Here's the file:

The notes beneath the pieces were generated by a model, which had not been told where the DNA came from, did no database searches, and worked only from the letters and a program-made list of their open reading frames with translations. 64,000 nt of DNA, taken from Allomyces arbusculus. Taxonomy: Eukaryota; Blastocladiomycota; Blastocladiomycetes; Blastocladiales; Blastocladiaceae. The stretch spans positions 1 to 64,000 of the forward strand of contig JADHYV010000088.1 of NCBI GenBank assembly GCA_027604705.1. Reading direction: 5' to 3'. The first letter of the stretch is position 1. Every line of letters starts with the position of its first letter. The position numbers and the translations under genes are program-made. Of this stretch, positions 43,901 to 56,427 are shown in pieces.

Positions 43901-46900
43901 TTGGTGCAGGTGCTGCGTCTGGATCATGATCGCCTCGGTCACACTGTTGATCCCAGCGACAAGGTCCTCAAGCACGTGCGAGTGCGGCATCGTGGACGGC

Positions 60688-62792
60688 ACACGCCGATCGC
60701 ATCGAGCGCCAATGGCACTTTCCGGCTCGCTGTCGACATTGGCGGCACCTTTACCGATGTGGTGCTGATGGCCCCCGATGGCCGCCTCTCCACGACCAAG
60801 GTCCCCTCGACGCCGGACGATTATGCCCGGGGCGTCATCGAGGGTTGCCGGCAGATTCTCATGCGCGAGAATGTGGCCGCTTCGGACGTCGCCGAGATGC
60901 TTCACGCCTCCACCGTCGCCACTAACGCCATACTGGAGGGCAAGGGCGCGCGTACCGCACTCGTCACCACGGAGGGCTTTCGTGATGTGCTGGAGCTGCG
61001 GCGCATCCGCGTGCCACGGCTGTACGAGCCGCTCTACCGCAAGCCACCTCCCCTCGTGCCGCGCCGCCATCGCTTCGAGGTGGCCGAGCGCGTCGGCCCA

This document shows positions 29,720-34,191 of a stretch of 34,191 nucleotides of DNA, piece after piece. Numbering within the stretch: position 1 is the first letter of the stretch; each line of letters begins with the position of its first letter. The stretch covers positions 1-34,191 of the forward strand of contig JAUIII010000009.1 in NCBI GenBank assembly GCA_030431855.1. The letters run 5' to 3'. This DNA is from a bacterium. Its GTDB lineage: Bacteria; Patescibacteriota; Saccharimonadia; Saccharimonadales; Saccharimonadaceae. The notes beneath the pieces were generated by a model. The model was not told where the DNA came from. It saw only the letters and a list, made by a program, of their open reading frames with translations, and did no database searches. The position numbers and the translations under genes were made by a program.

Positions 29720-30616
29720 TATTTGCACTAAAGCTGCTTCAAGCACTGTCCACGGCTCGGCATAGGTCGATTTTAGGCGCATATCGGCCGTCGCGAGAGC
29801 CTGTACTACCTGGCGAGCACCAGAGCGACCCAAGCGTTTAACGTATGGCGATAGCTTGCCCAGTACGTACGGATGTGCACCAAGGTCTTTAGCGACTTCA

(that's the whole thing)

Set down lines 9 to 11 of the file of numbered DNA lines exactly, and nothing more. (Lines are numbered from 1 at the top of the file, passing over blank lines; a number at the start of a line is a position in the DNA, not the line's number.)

61001 GCGCATCCGCGTGCCACGGCTGTACGAGCCGCTCTACCGCAAGCCACCTCCCCTCGTGCCGCGCCGCCATCGCTTCGAGGTGGCCGAGCGCGTCGGCCCA

This document shows positions 29,720-34,191 of a stretch of 34,191 nucleotides of DNA, piece after piece. Numbering within the stretch: position 1 is the first letter of the stretch; each line of letters begins with the position of its first letter. The stretch covers positions 1-34,191 of the forward strand of contig JAUIII010000009.1 in NCBI GenBank assembly GCA_030431855.1. The letters run 5' to 3'. This DNA is from a bacterium. Its GTDB lineage: Bacteria; Patescibacteriota; Saccharimonadia; Saccharimonadales; Saccharimonadaceae. The notes beneath the pieces were generated by a model. The model was not told where the DNA came from. It saw only the letters and a list, made by a program, of their open reading frames with translations, and did no database searches. The position numbers and the translations under genes were made by a program.

Positions 29720-30616